Some regional versions tell of more threatening creatures. The stiyaha or kwi-kwiyai were a nocturnal race. Children were warned against saying the names, lest the monsters hear and come to carry off a person—sometimes to be killed. In 1847, Paul Kane reported stories by the native people about skoocooms: a race of cannibalistic wildmen living on the peak of Mount St. Helens in what is now southern Washington state.

Less-menacing versions have also been recorded, such as one by Reverend Elkanah Walker. In 1840, Walker, a Protestant missionary, recorded stories of giants among the Native Americans living near present-day Spokane, Washington. The Indians said that these giants lived on and around the peaks of nearby mountains and stole salmon from the fishermen's nets.

In the 1920s Indian Agent J. W. Burns compiled local stories and published them in a series of Canadian newspaper articles: they were accounts told to him by the Sts'Ailes people of Chehalis, and others. The Sts'Ailes maintained, as did other indigenous peoples of the region, that the Sasquatch were real. They were offended by whites telling them that the figures were legendary. According to Sts'Ailes eyewitness accounts, the Sasquatch preferred to avoid white men, and spoke the Lillooet language of the people at Port Dougla, British Columbia at the head of Harrison Lake. These accounts were published again in 1940.

Burns borrowed the term Sasquatch from the Halkomelem sásq'ets and used it in his articles to describe a hypothetical single type of creature portrayed in the local stories.

Scientific View

The evidence that does exist supporting the survival of such a large, prehistoric ape-like creature has been attributed to hoaxes or delusion rather than to sightings of a genuine creature. In a 1996 USA Today article, Washington State zoologist John Crane said, "There is no such thing as Bigfoot. No data other than material that's clearly been fabricated has ever been presented." In addition, scientists cite the fact that Bigfoot is alleged to live in regions unusual for a large, nonhuman primate, i.e., temperate latitudes in the northern hemisphere; all recognized apes are found in the tropics of Africa and Asia.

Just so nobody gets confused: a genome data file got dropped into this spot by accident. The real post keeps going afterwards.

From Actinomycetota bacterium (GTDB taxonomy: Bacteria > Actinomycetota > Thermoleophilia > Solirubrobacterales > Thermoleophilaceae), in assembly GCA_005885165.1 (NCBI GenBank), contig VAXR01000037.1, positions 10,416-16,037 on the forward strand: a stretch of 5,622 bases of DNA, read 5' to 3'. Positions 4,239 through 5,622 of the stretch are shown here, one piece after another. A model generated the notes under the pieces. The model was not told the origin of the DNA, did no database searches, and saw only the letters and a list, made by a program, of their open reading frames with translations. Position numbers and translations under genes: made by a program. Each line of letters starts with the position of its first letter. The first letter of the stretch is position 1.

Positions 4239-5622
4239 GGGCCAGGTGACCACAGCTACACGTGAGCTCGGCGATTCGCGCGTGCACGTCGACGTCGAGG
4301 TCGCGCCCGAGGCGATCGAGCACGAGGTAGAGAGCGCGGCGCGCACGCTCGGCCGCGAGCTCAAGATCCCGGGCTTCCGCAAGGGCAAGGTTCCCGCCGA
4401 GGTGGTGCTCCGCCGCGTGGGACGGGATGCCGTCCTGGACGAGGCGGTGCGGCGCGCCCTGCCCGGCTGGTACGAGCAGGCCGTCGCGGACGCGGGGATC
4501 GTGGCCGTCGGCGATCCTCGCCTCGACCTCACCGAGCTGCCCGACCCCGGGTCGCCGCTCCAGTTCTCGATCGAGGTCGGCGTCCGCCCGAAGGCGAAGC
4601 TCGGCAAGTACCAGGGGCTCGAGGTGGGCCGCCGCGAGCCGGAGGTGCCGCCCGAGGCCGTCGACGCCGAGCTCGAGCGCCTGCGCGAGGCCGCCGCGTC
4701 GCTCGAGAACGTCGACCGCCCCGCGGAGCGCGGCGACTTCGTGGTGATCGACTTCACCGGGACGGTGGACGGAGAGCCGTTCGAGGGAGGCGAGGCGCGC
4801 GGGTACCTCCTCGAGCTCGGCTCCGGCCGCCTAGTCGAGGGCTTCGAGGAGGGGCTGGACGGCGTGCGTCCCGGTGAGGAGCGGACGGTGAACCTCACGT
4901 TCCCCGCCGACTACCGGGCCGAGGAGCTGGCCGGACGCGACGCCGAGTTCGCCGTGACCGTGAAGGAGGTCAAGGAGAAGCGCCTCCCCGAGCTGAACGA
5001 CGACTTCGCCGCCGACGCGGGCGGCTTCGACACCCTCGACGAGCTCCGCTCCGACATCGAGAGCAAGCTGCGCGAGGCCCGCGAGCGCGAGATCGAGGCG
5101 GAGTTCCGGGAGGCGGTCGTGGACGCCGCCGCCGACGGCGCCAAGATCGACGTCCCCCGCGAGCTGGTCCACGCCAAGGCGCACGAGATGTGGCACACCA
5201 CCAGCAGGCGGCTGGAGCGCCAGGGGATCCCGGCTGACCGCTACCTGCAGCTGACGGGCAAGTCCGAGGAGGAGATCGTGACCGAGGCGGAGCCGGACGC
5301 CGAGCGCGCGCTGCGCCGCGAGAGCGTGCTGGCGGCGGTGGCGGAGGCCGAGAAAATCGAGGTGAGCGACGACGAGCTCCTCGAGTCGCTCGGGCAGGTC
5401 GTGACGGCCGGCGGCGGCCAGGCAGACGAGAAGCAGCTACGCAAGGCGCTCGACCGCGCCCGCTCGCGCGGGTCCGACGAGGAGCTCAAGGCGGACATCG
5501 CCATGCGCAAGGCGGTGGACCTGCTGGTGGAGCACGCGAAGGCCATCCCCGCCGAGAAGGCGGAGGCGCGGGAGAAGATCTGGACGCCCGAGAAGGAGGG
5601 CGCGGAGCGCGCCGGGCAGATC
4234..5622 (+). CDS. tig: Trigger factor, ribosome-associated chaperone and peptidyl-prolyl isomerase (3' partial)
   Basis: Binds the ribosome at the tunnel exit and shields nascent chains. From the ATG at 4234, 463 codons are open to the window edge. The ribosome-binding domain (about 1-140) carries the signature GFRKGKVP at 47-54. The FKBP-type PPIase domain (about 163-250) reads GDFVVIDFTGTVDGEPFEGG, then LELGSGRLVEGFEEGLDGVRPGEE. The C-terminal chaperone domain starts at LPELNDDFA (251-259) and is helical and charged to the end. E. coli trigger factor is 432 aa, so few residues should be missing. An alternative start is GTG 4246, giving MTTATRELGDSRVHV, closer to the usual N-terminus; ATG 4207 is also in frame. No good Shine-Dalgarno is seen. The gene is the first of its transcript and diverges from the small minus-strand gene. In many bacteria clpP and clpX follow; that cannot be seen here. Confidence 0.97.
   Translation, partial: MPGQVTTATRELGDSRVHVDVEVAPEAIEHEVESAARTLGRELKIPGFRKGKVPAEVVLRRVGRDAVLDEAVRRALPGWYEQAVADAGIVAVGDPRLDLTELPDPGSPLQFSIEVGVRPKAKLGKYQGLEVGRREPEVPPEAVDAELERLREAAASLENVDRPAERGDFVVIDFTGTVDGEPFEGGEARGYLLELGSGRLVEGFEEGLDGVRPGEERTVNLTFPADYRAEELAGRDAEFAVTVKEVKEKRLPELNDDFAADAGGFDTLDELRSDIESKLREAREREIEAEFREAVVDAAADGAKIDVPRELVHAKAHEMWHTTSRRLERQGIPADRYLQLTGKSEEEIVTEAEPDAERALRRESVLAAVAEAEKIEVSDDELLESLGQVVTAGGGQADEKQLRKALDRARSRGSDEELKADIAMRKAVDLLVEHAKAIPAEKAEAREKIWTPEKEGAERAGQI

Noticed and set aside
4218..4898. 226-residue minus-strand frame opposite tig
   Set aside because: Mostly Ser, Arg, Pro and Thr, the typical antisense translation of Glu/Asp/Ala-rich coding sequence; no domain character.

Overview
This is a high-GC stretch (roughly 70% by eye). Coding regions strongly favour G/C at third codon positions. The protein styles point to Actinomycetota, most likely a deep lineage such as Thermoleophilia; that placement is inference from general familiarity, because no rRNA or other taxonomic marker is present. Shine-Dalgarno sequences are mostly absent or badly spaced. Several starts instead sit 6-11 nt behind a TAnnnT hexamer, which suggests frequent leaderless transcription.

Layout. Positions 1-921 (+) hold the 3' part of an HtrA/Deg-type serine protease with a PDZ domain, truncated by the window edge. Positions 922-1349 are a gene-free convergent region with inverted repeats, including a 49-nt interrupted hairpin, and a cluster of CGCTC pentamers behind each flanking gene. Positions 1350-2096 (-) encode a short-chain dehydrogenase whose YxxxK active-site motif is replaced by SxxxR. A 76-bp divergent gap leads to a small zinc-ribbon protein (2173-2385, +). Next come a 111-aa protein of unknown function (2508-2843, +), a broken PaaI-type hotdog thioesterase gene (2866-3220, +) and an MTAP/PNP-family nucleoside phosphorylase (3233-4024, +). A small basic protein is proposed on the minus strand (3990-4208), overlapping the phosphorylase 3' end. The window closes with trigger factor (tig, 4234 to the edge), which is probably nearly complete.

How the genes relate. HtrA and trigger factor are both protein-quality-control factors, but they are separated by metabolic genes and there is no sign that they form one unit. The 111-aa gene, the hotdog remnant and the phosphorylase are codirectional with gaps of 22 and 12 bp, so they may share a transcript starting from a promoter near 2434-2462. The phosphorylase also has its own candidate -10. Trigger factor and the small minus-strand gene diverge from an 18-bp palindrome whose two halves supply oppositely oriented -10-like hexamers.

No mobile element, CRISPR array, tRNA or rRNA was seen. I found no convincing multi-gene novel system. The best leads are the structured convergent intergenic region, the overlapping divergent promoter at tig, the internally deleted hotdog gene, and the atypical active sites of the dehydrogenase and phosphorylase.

Mainstream scientists do not consider the subject of Bigfoot an area of credible science and there have been a limited number of formal scientific studies of Bigfoot.

Evidence such as the 1967 Patterson–Gimlin film has provided "no supportive data of any scientific value".

As with other similar beings, climate and food supply issues would make such a creature's survival in reported habitats unlikely. Great apes have not been found in the fossil record in the Americas, and no Bigfoot remains are known to have been found. Phillips Stevens, a cultural anthropologist at the University at Buffalo, summarized the scientific consensus as follows:

It defies all logic that there is a population of these things sufficient to keep them going. What it takes to maintain any species, especially a long-lived species, is you gotta have a breeding population. That requires a substantial number, spread out over a fairly wide area where they can find sufficient food and shelter to keep hidden from all the investigators.

In the 1970s, when Bigfoot experts were frequently given high-profile media coverage, Mcleod writes that the scientific community generally avoided lending credence to the theories by debating them.